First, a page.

Gilbert's Corner Regional ParkVisit 155 acres of historic rolling countryside
Discover a slice of Civil War history, part of the study area for the battle of Aldie, at Gilbert’s Corner Regional Park in Aldie, Virginia. The 156 acre park offers hiking trails, interpretive signage and rolling countryside with a view of the Bull Run Mountains. At one time the Old Carolina Road, an active north/south route during the 18th and 19th centuries traversed through what is now Gilbert’s Corner Regional Park. The road lay along the old route once used by Native Americans in the region.
The park is open for walking/hiking from dawn to dusk and the parking lot is open. Please use proper social distancing protocols when hiking/walking. Please take all trash with you when you leave.
There are two main, connected, trails; a small grass covered 'bluebird trail' and a longer one that leads into the woods.
There are two main, connected, trails; a small grass covered 'bluebird trail' and a longer one that leads into the woods. The longer trail is a nice respite from the city and the shorter is definitely designed with children in mind. If you walk the shorter loop, it is easy to hop onto the longer trail. The parking lot is immediately north of the roundabout that has Mt. Zion church. It is the second roundabout east of 15. If you come near sunset, you can see the sun lower over Bull Run Mountain. Even the parking lot would be a nice place to unwind for a moment. There is a little library in the parking lot, so a nice place to read a book, take a book, or leave a book. Speaking of libraries, the smaller bluebird trail has a 'story trail' from the Loudoun County library. There are small signs with pages from a children's story book placed about every 30 feet along the trail. They seem to change them with some frequency, and the changing of the seasons seems to be a theme of the books they select. I don't know how far north the larger trail goes. I have only walked about 30 minutes with a toddler, but there is a charming little creek and quite a bit of wildlife. It doesn't take long before the sounds of 50 are extinguished and the tranquility of a trail established. Throughout the fall and spring, there is a bit of mud, but nothing unmanageable in sneakers. This is a dog friendly trail: plenty to sniff and not many thorns. My photos were taken in February or early march---it is much greener during the summer.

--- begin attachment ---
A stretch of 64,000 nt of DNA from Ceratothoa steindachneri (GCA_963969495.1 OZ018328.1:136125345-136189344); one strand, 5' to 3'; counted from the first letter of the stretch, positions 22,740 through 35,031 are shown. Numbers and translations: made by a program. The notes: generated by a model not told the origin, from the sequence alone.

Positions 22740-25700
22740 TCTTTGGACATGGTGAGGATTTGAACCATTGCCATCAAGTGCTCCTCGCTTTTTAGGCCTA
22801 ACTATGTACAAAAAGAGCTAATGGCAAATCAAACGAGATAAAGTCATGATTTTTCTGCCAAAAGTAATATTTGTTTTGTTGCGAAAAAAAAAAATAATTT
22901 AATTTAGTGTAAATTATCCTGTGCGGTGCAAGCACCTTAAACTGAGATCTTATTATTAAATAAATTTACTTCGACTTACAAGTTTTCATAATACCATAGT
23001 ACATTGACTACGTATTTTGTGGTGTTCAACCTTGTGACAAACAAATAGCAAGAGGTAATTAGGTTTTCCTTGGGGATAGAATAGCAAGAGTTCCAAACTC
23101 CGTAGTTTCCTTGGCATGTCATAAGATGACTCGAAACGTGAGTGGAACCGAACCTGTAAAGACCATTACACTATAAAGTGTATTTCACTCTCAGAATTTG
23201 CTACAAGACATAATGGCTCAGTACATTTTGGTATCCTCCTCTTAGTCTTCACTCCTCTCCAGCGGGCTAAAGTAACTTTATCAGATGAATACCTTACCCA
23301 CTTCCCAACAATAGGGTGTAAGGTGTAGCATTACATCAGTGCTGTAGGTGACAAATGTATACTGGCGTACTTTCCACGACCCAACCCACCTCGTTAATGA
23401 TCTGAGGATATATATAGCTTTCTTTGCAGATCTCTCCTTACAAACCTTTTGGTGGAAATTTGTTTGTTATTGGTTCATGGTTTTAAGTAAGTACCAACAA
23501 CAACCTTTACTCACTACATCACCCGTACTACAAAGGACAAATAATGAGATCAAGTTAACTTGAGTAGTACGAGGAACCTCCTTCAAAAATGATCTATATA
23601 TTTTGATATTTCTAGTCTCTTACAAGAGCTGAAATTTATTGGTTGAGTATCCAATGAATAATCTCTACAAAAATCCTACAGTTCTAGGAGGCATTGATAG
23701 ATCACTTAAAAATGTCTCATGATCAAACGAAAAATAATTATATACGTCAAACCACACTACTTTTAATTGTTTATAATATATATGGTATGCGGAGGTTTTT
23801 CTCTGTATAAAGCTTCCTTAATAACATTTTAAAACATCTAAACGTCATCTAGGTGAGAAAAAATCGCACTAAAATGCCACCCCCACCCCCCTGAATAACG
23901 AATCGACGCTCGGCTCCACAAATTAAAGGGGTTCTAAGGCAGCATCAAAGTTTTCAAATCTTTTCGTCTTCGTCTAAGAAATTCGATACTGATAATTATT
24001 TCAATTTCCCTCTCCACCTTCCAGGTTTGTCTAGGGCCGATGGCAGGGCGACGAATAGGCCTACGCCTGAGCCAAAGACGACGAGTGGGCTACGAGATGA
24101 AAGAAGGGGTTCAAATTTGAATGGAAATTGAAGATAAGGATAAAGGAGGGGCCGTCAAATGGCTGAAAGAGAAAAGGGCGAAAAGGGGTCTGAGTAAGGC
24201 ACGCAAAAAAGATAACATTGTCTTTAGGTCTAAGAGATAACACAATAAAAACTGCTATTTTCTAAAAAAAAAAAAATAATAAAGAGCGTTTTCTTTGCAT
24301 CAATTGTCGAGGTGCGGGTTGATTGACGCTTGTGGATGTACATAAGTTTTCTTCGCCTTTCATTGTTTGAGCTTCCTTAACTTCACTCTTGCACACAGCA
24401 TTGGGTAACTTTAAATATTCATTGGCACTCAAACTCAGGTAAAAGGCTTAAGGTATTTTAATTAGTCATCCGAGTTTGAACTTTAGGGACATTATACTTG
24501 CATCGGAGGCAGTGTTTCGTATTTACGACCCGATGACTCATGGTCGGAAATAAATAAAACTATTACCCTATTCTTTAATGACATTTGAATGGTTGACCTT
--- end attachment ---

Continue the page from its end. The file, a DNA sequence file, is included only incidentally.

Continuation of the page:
by T. Crabb